WASHINGTON — Making good on a campaign promise, President Biden directed the Justice Department and other federal agencies on Friday to oversee the review and declassification of documents related to the F.B.I.’s investigation into the Sept. 11, 2001, attacks.
In an executive order, Mr. Biden instructed Attorney General Merrick B. Garland to publicly release the declassified documents over the next six months.
“When I ran for president, I made a commitment to ensuring transparency regarding the declassification of documents on the Sept. 11, 2001, terrorist attacks on America,” Mr. Biden said in a statement released before the 20th anniversary of the attacks next week. “We must never forget the enduring pain of the families and loved ones of the 2,977 innocent people who were killed during the worst terrorist attack on America in our history.”
For years, families of the victims of the Sept. 11 attacks have pushed the federal government to reveal more information about any Saudi involvement in financing the attacks.
In 2019, William P. Barr, then the attorney general under President Donald J. Trump, declared in a statement to a federal court that documents related to the attacks should stay classified to protect national security. The move stunned the families.
As a candidate, Mr. Biden pledged last year to “err on the side of disclosure in cases where, as here, the events in question occurred two decades or longer ago.”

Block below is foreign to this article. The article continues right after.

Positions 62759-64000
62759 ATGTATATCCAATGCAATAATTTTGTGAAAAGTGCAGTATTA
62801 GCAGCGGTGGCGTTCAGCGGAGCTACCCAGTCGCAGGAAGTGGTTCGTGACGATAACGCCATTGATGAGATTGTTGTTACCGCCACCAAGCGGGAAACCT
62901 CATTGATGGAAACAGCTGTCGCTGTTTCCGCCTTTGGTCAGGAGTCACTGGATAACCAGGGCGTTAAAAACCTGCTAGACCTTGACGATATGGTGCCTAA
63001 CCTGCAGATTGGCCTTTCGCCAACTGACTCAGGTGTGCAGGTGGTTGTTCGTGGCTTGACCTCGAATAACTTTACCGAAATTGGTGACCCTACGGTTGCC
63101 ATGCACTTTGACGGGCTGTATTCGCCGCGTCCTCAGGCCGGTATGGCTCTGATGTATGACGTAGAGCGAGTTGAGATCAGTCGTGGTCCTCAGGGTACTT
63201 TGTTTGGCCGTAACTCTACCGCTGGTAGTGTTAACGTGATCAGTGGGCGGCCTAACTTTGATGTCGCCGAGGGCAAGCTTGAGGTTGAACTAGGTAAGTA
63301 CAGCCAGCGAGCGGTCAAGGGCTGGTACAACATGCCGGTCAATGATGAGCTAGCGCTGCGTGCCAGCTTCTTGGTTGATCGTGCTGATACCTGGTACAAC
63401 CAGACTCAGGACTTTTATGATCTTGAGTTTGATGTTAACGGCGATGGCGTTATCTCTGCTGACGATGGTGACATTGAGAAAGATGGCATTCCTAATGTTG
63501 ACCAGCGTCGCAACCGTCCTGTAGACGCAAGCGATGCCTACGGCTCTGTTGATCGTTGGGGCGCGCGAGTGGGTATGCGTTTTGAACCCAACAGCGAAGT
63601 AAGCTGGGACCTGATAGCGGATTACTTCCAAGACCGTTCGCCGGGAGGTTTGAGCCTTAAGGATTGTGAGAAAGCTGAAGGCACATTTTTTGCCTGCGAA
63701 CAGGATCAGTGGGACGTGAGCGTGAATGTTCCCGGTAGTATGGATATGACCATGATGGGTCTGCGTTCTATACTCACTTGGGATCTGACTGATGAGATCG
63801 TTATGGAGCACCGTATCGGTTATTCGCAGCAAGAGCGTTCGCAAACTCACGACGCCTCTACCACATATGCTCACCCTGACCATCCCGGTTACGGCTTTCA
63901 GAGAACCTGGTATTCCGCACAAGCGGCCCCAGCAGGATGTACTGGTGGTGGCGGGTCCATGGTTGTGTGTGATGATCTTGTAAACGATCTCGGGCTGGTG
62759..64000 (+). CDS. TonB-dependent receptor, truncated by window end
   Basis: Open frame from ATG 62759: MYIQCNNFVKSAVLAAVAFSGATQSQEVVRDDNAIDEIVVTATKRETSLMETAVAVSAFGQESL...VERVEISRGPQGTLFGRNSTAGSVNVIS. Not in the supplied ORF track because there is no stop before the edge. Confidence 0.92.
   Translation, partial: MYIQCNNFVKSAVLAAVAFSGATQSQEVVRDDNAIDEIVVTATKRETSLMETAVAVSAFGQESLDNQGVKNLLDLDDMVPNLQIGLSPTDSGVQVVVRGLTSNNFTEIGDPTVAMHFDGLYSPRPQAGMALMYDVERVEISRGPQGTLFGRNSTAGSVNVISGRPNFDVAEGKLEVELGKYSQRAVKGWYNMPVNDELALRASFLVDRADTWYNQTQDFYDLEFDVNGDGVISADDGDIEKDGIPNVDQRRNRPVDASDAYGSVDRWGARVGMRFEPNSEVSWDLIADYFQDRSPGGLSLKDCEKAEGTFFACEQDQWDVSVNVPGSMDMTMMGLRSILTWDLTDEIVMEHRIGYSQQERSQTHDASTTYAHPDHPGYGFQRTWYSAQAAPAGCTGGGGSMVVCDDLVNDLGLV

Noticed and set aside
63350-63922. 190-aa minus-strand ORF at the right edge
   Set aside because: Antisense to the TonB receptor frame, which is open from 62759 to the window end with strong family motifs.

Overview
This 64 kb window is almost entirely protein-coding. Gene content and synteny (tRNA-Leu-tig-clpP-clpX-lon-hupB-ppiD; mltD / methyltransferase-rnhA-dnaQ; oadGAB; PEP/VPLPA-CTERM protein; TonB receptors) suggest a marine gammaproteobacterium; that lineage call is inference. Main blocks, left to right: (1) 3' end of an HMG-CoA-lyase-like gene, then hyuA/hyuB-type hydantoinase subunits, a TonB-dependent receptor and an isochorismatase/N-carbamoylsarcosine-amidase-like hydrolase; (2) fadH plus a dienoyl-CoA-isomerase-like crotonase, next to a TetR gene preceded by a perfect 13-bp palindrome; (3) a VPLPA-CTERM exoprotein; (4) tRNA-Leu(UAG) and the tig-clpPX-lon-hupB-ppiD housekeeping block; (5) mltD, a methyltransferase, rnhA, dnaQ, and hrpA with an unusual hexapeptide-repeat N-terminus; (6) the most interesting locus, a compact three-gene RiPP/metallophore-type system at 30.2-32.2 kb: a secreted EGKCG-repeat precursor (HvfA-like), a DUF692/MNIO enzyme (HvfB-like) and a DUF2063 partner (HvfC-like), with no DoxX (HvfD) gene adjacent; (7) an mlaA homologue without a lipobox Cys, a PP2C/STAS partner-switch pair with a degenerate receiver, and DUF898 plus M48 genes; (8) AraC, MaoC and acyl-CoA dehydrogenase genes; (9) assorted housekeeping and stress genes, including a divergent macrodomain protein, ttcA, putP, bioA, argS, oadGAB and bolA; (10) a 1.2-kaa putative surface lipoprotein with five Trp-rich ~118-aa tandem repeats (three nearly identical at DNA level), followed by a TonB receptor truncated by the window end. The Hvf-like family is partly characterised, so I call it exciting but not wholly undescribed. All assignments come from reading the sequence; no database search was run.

It is not clear what documents the Justice Department will release when its review is complete. But the announcement was immediately hailed by some family members who have escalated pressure on Mr. Biden to act.
Last month, a group of more than 1,600 people affected by the attack, including survivors, emergency medical workers and family members of victims, told the president to skip the memorial event this year at ground zero if he did not start the process of reviewing the documents for possible declassification and release.
“We are thrilled to see the president forcing the release of more evidence about Saudi connections to the 9/11 attacks,” Terry Strada, whose husband, Tom Strada, was killed in the World Trade Center, said in a statement on Friday. “We have been fighting the F.B.I. and intelligence community for too long, but this looks like a true turning point.”
Some family members think that the documents could detail connections between the Saudi government and the hijackers who carried out the attacks.
The 9/11 Commission, which released its final report in 2004, found “no evidence that the Saudi government as an institution or senior Saudi officials individually funded” Al Qaeda, which carried out the attacks. But that phrasing left some to speculate that there might be evidence of involvement by other, lower-ranking officials.